One of the Last Remaining California Beach Towns

Listed as one of the "Coolest Small Towns in America" by Arthur Frommer's Budget Travel Magazine in 2009, it is pretty close to impossible to dispute this claim to fame. Cayucos has the feel of a vintage coastal surfing town which has kept its authenticity over the years.

Cayucos is located directly off Highway One between Morro Bay and Cambria. World-famous Hearst Castle lies north less than an hour away. Because of its mild seasons Cayucos is considered by many to be an ideal destination for both summer and winter vacations.

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Holiday Happenings

Each 4th of July, this coastal jewel comes to life with a popular parade, sandcastle competition and day full of celebration leading to the evening fireworks as the grand finale. Each New Year's Day, Cayucos again comes to life with its annual "Polar Dip" swim where thousands head into the cold, winter water. Invigorating to say the least, it's another one of many annual traditions that keeps this such a close-knit community.

Cayucos also hosts a Portuguese Festival each July which offers a direct link to the 1800s when the area was primarily devoted to ranching. Some of the county's oldest families with Swiss-Italian or Portuguese names came from this earlier time and have remained in the area through the generations.

Eclectic Eateries

Downtown offers an eclectic architectural flair synonymous with its cultural history and features antique stores, gift shops, surf and kayak shops, candy and ice cream stores, and fine dining restaurants. A few of the favorites include Hoppe's Bistro, Ruddel's Smokehouse and Cass House Inn and Restaurant, the restored home of Captain James Cass, founder of Cayucos.

Tales from the Tavern

The Old Cayucos Tavern and Card Room is a destination all its own. As a favorite meeting place for visitors and locals alike, it's a great place to play cards, listen to live music, enjoy people watching and play pool. It's an authentic saloon throughout and sounds of frivolity and laughter pour out onto the streets as you pass by. Cayucos and its Old West charm are alive and well.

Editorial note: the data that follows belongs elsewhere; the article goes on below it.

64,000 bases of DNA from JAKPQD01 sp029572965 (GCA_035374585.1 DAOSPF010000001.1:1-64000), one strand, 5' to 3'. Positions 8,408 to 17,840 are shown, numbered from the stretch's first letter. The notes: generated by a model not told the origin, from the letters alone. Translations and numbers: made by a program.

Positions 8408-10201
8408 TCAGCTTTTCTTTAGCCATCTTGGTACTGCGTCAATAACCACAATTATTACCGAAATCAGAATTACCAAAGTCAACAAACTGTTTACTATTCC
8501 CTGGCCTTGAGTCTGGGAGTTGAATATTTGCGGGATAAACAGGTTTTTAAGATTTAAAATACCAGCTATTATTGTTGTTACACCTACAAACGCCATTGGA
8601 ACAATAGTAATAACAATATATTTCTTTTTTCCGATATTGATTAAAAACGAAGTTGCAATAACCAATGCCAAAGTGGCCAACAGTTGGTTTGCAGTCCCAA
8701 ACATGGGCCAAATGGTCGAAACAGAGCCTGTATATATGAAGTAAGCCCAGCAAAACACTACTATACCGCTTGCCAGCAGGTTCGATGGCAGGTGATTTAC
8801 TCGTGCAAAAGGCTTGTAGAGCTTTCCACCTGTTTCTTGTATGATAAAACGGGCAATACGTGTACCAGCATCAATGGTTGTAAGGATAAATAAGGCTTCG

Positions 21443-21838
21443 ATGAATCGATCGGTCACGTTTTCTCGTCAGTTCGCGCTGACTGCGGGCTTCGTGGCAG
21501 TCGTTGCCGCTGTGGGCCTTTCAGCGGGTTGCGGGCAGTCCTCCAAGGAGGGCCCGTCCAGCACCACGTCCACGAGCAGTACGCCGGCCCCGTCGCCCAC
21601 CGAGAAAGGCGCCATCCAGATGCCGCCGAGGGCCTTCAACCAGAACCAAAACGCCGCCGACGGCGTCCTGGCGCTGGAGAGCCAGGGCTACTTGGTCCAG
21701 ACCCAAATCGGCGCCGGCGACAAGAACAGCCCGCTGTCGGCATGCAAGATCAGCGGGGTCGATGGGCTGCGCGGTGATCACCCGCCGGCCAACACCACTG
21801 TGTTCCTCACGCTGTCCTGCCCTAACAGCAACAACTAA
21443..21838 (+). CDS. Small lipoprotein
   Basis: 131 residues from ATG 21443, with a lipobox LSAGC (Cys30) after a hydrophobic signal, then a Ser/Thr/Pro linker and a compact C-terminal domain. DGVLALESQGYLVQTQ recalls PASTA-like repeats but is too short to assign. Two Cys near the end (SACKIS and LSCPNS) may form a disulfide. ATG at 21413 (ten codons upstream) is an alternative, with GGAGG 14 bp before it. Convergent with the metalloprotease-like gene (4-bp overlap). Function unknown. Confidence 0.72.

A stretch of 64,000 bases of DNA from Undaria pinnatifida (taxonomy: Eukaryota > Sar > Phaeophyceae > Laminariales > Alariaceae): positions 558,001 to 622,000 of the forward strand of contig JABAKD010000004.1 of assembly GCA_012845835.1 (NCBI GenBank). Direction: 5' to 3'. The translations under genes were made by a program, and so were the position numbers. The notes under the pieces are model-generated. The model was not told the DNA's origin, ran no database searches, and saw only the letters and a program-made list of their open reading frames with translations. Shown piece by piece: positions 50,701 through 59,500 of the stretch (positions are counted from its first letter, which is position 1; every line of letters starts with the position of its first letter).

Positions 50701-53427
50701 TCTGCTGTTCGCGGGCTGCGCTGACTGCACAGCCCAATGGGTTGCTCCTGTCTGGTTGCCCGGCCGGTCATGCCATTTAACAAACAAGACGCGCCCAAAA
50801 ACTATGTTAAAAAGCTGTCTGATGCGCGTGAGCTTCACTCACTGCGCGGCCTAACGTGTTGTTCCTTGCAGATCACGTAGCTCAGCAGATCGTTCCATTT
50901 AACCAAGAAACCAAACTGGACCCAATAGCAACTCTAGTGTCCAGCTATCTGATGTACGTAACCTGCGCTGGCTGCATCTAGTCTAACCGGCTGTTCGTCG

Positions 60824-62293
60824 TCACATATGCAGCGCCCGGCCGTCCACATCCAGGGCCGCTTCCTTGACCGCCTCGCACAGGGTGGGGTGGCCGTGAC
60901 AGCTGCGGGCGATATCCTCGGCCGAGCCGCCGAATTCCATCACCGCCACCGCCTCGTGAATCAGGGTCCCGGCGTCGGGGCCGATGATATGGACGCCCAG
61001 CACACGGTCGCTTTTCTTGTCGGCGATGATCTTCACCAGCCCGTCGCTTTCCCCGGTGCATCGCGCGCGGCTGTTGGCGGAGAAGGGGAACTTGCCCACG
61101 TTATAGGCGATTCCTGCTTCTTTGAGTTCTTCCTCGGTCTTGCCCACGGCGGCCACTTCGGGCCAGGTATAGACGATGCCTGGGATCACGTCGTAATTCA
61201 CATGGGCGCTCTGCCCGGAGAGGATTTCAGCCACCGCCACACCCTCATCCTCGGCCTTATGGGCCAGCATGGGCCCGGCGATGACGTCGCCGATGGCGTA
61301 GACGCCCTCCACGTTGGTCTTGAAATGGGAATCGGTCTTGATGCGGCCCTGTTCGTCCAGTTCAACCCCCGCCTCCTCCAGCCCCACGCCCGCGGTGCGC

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Nearby Cass' Wharf is a public pier used for long strolls and fishing. Rock and surf fishing can be enjoyed throughout this area known as Estero Bay. It's a popular place for skin diving, swimming, surfing and sea kayaking. Driftwood collectors and beach walkers enjoy miles of shoreline while dogs race in and out of the surf. With Morro Rock in clear view and merely 5 miles to the south, this stretch of beach is vast and the views are incredible.

Preserving the historically beautiful open space areas surrounding Cayucos is the primary goal of the Cayucos Land Conservancy. Established in 1999, it has been instrumental in preserving the nearby Estero Bluffs (4 miles of coastline north of Cayucos) and other outlying areas. Its work is endless and is another reason this area continues to have such a strong draw.

Surfing USA

Nearby Cass' Wharf is a public pier used for long strolls and fishing. Rock and surf fishing can be enjoyed throughout this area known as Estero Bay. It's a popular place for skin diving, swimming, surfing and sea kayaking. Driftwood collectors and beach walkers enjoy miles of shoreline while dogs race in and out of the surf. With Morro Rock in clear view and merely 5 miles to the south, this stretch of beach is vast and the views are incredible.

Open Space Offerings

Preserving the historically beautiful open space areas surrounding Cayucos is the primary goal of the Cayucos Land Conservancy. Established in 1999, it has been instrumental in preserving the nearby Estero Bluffs (4 miles of coastline north of Cayucos) and other outlying areas. Its work is endless and is another reason this area continues to have such a strong draw.

Residents who live here enjoy activities associated with the Cayucos Art Association, Cayucos Mural Society and Senior Citizens Club with many events hosted at the Cayucos Vet's Hall, found at the entrance to the pier. Cayucos has an elementary school and students head to nearby Morro Bay High School to continue their schooling.

Cayucos translates to "fishing canoe" or "kayak" and was named for the vessels used by the Aleuts who once hunted sea otters along the California Coast. Considered by many to be the last of the California beach towns, it continues to celebrate its history, charm and authenticity. Its small town mentality, popular events and proximity to the vast stretches of coastline continue to make this a favorite central coast destination for residents and visitors alike.